The world finally returns to Wakanda thanks to Black Panther: Wakana Forever, which follows Chris Hemsworth’s Thor: Love and Thunder. The highly anticipated project has gone through a number of changes since it was first conceived, but one thing has almost certainly remained the same: Atlantis.
While Marvel Studios hasn’t announced anything, there are rumors that the main villain will be Namor, the ruler of the legendary underwater city. Fans have always voted for the character to be the next villain in the franchise, so it wasn’t surprising when the rumors started.
Tenoch Huerta seems to be the leading candidate for the role of the infamous antihero. The Forever Purge and Narcos: Mexico are two recent projects in which the actor has appeared. In a new interview, the actor talked about some of the challenges he’s had recently, as well as a unique fact: he got to know Mayan for a future role.
Defending against racism and mastering a new language
In an interview, actor Tenoch Huerta confirmed that he learned the Mayan language for the role and spent months in Atlanta, GA filming the project in which he will use the knowledge. The role in question belongs to the MCU’s Namor, an antihero who will appear as the main villain in Black Panther: Wakanda Forever. The actor could not confirm the details of the project in question, something Marvel Studios itself has also kept silent about.
As important as joining the Marvel Cinematic Universe is, it hasn’t been an easy journey. The actor revealed that while Hollywood’s adoption of diversity may seem slow, those same discussions are just getting started in Mexico — assuming they happen at all. Actor Tenoch Huerta said in an interview that he has studied the Mayan language for the character and spent months filming the production in Atlanta, GA, where he will use the expertise.
Namor, an antihero from the Marvel Cinematic Universe who will appear as the main adversary in Black Panther: Wakanda Forever, is the character in question. The actor could not confirm the details of the film in question and Marvel Studios is also silent on the subject.
It wasn’t an easy road to join the Marvel Cinematic Universe, no matter how big it is. While Hollywood’s endorsement of diversity seems to be gradual, the actor claimed similar conversations have only recently begun in Mexico — if at all.
Huerta claims he “had to remove” [his] language identity to blend in” to get to where it is today. “I had to erase my linguistic identity to fit into the new world I (live) now…If they don’t see you as part of them, they won’t accept you.” Of course, another important industry problem, sometimes associated with racism, is the practice of categorizing only specific ethnicities as stereotypes.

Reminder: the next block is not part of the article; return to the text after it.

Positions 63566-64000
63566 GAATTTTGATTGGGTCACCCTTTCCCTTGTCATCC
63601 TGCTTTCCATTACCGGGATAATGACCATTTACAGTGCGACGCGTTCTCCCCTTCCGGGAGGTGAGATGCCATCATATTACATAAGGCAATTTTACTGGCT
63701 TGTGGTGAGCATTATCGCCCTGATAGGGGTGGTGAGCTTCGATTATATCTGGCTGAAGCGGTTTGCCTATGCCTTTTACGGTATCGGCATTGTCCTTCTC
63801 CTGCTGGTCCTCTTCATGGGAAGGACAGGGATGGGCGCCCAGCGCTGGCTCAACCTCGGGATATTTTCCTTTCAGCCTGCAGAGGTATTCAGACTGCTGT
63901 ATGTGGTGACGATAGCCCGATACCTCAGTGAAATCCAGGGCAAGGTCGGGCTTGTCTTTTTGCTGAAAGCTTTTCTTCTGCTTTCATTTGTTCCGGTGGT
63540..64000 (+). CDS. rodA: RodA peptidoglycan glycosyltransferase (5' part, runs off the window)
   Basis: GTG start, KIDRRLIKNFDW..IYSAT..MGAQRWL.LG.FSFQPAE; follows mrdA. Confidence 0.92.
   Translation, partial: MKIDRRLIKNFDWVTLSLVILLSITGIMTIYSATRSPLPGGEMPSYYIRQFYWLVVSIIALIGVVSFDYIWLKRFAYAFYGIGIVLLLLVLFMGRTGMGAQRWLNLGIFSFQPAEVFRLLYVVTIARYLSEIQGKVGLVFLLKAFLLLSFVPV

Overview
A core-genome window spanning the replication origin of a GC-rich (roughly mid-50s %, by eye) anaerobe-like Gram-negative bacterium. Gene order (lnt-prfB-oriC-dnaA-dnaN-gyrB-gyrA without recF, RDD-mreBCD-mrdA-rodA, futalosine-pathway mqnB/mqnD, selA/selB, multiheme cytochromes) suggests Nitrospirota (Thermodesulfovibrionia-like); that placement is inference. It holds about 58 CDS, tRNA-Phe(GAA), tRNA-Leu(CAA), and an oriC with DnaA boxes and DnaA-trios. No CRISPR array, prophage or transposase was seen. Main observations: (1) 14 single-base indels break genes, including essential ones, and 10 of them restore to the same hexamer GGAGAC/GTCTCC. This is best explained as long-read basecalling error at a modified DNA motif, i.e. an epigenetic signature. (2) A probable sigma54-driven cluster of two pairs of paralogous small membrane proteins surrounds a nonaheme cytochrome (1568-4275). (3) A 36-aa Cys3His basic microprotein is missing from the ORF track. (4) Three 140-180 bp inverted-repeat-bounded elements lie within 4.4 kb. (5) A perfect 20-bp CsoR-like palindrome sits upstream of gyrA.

Despite this, Huerta stated that he “always creates a new version” of his character, even if the stereotype is the same. They need thieves, they need kidnappers. So they call the brown-skinned people to make them. And we fit under that stereotype… they always call me to make the same character. It’s the bad guy – always. But I always make another version. Because to me it’s a person. I create a new personality, a new character every time.”
“I was lucky, because right now [he] was ready [for acting]”The world was ready for Latin American actors,” the actor said. “I said, ‘Yeah, I’m done now.’ Finally I’m ready it was lucky because at the same time I was ready the world was ready for Latin American actors… especially for actors like me Because most of the Mexican actors who are in the US are white , they are upper class, they are fresas [Mexican slang for classy]†
Diego Luna in Star Wars: Rogue One has been one of the most notable Latino casts of late. Not only did the actor keep his dialect, but Cassian Andor was Mexican for no other reason than he was. According to a 2019 study from the College of Mexico, class has a significant impact on people’s views on race. If the people being studied are considered well-educated, even subsequent observers will perceive them as whiter. “Social inequalities and racism are so intertwined that it’s difficult to determine which one predominates,” noted Alice Kroger, a socioeconomic inequality researcher at the College of Mexico.
Kroger also explained how the belief that all Mexicans are one giant race with mixed Hispanic and Indigenous ancestry has influenced the country, emphasizing racial mixing and diversity. While their intentions may be sincere, many people believe they are dishonest “because it has also contributed to a blindness to the existence of racism.” Huerta has even founded a non-profit organization dedicated to fighting prejudice. As he continues to make his mark in Hollywood, the actor is committed to raising awareness of the issue.
Persistence of a new MCU villain
It’s fantastic to see the man who could play Namor put so much work into the part. It shows his dedication to the role and desire to make it as real as possible.
There are many theories that the MCU’s rendition of Atlantis will have more Mayan roots than the comics. This ties in nicely with Huerta’s acquisition of the previously described language.
When it comes to the racism Huerta faces in Mexico, it’s always heartbreaking to be reminded of how pervasive the destructive worldview is. Many people think that the US is the only country facing these problems, but this couldn’t be further from the truth.
Ultimately, Huerta’s rumored role as Namor will allow him to break down any barriers he encounters in his profession, as well as put him in a better position to make his words heard. After all, Huerta will most certainly have a long career in the MCU and will undoubtedly become known all over the world.